Sky TV was assigned television rights by the League in a radical move. It was a relatively new concept to charge fans to watch televised sports at the time, but the quality of the football and Sky’s marketing strategy led to a boom in Premier League value. Over five years, the deal was worth £191 million. In addition, a highlights package was awarded to the BBC.
With 643 million households and a potential television audience of 4.7 billion, the English Premier League is the world’s most-watched soccer league.
Today, Sky and BT Group secured the domestic rights to broadcast 128 and 32 games, respectively, as part of the league’s accumulated television rights deals worth around 3.1 billion pounds a year.
Sponsorships In The Premier League
A vast role has also been played by sponsorship. The competition was named the FA Carling Premiership in 1993 after beer maker Carling paid £12 million for four years. The contract was renewed for four more years at an increase of 300%.
With an investment of £48million over three years, Barclaycard became the new sponsor in 2001. It cost £65.8 million to renew for three seasons with Barclays in 2004.
The Barclays Premier League era has seen some of the best overseas players grace its ranks due to increased revenue, which has allowed English Premier League (EPL) teams to compete globally in terms of transfer fees and wages.
There are several official partners and suppliers of the Premier League, in addition to sponsorship. Taking over from Mitre in 2000–01, Nike is the league’s official ball supplier.
From 1994 to 2019, Topps had the license to produce Premier League collectibles, such as stickers and trading cards.
In 1983-84, there was an all-time low in English top-flight attendance at 18,856 per match. In the 1992-93 Premier League season, there was an average of 21,131 spectators for the newly formed league.
Twenty-nine years later, the average attendance for Premier League games in 2021-22 was 39,989. The highest average attendance in English top-flight history, surpassing the 1948-49 season of 38,776.
It is projected that all 20 Premier League clubs will generate around 6.5 billion euros in revenue in the 2022/23 season; over two billion euros more than their counterparts in Spain and Germany.
Match Day Tickets
Matchday attendance and ticket sales generate an estimated £760 million over a Premier League season. The cheapest Premier League season ticket for 2022/23 is sold by West Ham United for £299 pounds, followed by Manchester City for £350 pounds.
The prices for a Tottenham Hotspur season ticket range from £807 pounds to £2,025, which is also the most expensive season ticket in the Premier League for 2022/23.
There has been some variation in the price of match-day tickets over the past few years. Arsenal sells the most expensive match-day ticket for £97 for the current season.
Overseas Footballers Playing In The Premier League
After 29 seasons, 2,478 foreign Premier League players from 1992-93 to 2021-22 from 113 countries have played at least one game. Chelsea has led the way with 167 foreign players on their books over the years.
Most foreign players have come from France (225), followed by Ireland (194), then Spain (157). Only 17 players out of the 25-man squad can be foreign players in a Premier League team. The nationalities and ages of those players are irrelevant.
In 2022, more than 300 non-British or Irish footballers were in the Premier League. Over the years, overseas players have shaped and developed the British game.
Many foreign managers have been eager to work in England, and their techniques have had a significant influence, including Arsene Wenger, Gerrard Houllier, Ruud Gullit, and Marcelo Bielsa, among others.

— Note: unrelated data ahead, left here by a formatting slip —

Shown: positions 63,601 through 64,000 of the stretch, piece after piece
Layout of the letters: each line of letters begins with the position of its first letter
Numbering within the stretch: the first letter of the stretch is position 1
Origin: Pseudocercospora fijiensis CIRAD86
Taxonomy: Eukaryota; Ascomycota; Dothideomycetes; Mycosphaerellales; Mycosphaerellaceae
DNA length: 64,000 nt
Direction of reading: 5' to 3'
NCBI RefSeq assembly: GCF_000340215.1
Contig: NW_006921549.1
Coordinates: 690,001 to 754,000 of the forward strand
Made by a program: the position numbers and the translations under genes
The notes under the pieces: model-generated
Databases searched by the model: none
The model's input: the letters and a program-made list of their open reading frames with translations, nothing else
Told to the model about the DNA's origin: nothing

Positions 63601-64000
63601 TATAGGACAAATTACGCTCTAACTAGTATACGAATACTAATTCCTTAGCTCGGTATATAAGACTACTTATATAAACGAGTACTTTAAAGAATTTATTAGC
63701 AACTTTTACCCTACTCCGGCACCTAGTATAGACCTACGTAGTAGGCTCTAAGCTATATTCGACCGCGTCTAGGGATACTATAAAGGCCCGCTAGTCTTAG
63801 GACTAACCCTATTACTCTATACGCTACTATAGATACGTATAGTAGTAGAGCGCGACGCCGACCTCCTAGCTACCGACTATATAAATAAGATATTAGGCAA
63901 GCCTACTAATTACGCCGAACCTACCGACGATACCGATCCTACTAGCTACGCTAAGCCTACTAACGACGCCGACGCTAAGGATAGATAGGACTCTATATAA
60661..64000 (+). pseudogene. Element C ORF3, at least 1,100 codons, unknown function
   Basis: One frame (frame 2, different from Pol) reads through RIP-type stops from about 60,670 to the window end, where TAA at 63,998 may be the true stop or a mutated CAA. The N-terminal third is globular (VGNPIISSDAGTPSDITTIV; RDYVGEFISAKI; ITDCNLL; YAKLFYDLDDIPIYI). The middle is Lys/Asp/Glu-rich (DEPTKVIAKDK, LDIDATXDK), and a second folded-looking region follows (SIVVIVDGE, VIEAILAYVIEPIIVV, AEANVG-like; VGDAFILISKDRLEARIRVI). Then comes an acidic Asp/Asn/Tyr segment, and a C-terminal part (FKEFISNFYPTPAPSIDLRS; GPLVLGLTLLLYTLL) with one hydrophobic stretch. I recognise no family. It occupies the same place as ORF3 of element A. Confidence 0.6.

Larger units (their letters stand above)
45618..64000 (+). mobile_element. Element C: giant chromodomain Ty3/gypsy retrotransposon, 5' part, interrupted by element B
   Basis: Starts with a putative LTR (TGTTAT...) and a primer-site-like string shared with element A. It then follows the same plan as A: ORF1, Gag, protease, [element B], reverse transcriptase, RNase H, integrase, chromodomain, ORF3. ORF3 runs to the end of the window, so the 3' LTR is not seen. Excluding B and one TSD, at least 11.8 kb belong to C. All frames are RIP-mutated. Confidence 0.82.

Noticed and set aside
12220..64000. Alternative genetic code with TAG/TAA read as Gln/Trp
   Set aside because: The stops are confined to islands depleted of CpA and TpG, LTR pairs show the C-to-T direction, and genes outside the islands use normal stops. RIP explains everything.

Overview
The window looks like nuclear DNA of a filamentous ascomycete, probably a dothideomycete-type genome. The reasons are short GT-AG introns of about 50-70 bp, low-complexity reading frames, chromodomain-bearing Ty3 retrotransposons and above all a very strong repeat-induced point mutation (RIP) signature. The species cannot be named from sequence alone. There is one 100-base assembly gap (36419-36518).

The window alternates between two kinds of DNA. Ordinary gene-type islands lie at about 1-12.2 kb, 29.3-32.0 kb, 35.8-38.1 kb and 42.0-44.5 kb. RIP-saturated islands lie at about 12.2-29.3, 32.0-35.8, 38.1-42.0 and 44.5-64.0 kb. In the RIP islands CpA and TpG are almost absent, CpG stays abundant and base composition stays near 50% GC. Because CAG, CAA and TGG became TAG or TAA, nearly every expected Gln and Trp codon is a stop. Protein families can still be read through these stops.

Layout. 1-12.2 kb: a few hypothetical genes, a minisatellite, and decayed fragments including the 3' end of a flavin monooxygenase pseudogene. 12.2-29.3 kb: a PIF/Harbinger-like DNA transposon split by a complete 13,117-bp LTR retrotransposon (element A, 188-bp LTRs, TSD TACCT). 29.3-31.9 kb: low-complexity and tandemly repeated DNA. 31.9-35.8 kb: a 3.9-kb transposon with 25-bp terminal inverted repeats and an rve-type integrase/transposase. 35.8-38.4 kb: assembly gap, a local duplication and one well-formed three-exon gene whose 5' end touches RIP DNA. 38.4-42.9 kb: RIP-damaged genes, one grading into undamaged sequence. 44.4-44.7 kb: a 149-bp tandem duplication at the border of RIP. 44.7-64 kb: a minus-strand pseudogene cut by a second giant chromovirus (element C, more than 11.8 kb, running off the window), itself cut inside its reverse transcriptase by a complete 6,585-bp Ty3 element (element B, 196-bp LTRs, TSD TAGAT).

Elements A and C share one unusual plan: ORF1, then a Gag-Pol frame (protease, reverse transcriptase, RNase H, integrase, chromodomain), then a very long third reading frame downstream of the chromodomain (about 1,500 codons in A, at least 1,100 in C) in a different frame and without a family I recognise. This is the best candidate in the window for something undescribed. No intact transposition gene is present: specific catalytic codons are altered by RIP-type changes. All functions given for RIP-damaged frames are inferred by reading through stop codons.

Premier League Trophy
Apart from the fact that it’s famous for being the best league in the world, some of the best players in the game are desperate to get their hands on it.
- Here are some facts and figures about the Premier League Trophy. There are two identical trophies with engraved bases detailing past Premier League champions.
- While the Premier League champions use one, the other belongs to the league.
- Before their final league match, the previous season’s champions must return their trophy to the Premier League.
- The trophy weighs four stones (25.4 kilograms) in total. The base alone accounts for two and a half stone. (56 pounds)
- The Trophy Stands three-feet five inches tall (104 cm) and twenty-four inches wide (61 cm).
- Malachite, a semi-precious African stone, is used as the trophy’s base. Green represents the field of play on the opaque stone.
- ‘The Three Lions of English Football’ theme inspired the trophy design. Above the handles are two lions. As the third lion, he is the champion captain.
- Sterling silver is used for the main body of the trophy, which was cast by Asprey and Garrard, the Crown Jewellers. Silver gilt covers the crown, which is half a millimeter deep.
Additionally, each champion receives 40 silver commemorative medals. As long as every player who made at least five Premier League appearances during the title-winning season gets one, the club can distribute them to the manager, players, and officials as it sees fit.
The First 20 Seasons Awards
Here is a complete list of the winners from the Premier League’s First 20 Seasons Awards: (1992/93 To 2011/2012)
PREMIER LEAGUE HISTORY – EXPERT PANEL VOTES
Best Player: Ryan Giggs (Manchester United)
Best Manager: Sir Alex Ferguson (Manchester United)
Best Team: Arsenal (The ‘Invincibles’ 2003/4)
Best Season: 2011/12 (Champions Manchester City)
Most Memorable Quote: Kevin Keegan (“I will love it…” 1996)
PREMIER LEAGUE HISTORY – PUBLIC VOTES
Best Goal: Wayne Rooney (Man Utd v Man City, February 2011)
Best Save: Craig Gordon (Sunderland v Bolton Wanderers, December 2010)
Best Goal Celebration: Eric Cantona (Man Utd v Sunderland, December 1996)
FANTASY TEAMS FROM PREMIER LEAGUE HISTORY
Public Vote: Peter Schmeichel; Ashley Cole, Tony Adams, Nemanja Vidic, Gary Neville; Ryan Giggs, Paul Scholes, Steven Gerrard, Cristiano Ronaldo; Thierry Henry, Alan Shearer.
Expert Panel: Peter Schmeichel; Ashley Cole, Tony Adams, Rio Ferdinand, Gary Neville; Ryan Giggs, Paul Scholes, Roy Keane, Cristiano Ronaldo; Thierry Henry, Alan Shearer.